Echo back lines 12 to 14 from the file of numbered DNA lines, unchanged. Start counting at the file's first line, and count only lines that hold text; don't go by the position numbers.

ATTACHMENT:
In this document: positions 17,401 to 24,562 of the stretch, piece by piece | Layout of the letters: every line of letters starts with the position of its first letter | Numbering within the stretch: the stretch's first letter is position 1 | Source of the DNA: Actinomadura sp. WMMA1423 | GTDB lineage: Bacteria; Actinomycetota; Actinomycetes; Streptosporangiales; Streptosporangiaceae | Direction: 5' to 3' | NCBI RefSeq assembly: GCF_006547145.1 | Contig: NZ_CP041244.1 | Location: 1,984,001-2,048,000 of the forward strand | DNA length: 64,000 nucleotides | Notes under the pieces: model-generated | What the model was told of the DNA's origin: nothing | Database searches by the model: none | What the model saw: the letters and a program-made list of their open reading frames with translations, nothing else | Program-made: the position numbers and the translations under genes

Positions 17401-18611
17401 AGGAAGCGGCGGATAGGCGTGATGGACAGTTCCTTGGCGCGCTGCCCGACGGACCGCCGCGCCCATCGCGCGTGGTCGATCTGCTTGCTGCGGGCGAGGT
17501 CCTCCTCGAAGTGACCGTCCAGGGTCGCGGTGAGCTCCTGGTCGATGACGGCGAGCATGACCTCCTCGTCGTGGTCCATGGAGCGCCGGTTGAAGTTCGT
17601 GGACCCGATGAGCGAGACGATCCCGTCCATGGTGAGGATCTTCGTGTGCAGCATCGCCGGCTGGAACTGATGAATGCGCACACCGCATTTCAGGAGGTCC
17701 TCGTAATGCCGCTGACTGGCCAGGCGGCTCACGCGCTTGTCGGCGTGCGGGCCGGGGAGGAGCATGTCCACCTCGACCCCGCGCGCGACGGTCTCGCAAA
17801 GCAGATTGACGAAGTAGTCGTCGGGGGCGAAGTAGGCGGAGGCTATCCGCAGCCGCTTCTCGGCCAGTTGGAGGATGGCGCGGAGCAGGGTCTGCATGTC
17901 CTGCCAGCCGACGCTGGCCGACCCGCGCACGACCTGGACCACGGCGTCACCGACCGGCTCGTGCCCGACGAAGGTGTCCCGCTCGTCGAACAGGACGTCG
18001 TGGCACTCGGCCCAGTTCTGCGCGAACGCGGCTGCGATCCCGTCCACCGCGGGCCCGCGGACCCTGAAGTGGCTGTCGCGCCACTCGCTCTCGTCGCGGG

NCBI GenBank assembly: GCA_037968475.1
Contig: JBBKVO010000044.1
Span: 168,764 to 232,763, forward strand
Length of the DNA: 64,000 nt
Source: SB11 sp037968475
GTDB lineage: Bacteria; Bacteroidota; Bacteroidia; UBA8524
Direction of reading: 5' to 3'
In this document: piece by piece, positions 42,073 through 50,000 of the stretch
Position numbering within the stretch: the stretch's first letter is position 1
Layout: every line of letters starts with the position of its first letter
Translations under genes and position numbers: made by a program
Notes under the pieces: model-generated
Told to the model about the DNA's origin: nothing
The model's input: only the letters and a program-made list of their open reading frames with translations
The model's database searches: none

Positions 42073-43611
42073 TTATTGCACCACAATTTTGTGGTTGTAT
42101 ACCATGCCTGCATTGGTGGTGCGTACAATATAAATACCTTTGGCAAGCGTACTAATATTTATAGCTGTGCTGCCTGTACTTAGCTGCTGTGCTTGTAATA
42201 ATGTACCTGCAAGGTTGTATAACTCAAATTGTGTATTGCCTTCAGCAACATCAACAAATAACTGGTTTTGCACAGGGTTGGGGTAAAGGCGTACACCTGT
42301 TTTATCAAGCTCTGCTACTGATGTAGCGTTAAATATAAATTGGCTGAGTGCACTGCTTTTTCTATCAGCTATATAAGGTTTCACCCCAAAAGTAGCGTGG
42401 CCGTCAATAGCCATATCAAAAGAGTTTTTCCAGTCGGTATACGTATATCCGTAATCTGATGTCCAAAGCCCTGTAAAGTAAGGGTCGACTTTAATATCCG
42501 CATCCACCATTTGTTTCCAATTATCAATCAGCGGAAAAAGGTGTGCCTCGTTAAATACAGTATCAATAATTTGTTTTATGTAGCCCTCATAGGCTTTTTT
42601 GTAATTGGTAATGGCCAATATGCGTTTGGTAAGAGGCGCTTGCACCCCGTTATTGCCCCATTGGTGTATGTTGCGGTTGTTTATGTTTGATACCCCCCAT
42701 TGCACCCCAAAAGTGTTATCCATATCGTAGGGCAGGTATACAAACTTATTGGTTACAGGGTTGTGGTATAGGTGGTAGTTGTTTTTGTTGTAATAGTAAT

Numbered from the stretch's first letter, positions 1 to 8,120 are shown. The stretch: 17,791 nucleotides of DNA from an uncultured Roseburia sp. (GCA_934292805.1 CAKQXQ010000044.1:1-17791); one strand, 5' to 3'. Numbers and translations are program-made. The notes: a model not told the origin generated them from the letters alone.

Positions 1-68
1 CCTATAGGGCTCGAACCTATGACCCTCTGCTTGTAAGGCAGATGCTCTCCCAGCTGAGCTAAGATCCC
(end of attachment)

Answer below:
Span: 168,764 to 232,763, forward strand
Length of the DNA: 64,000 nt
Source: SB11 sp037968475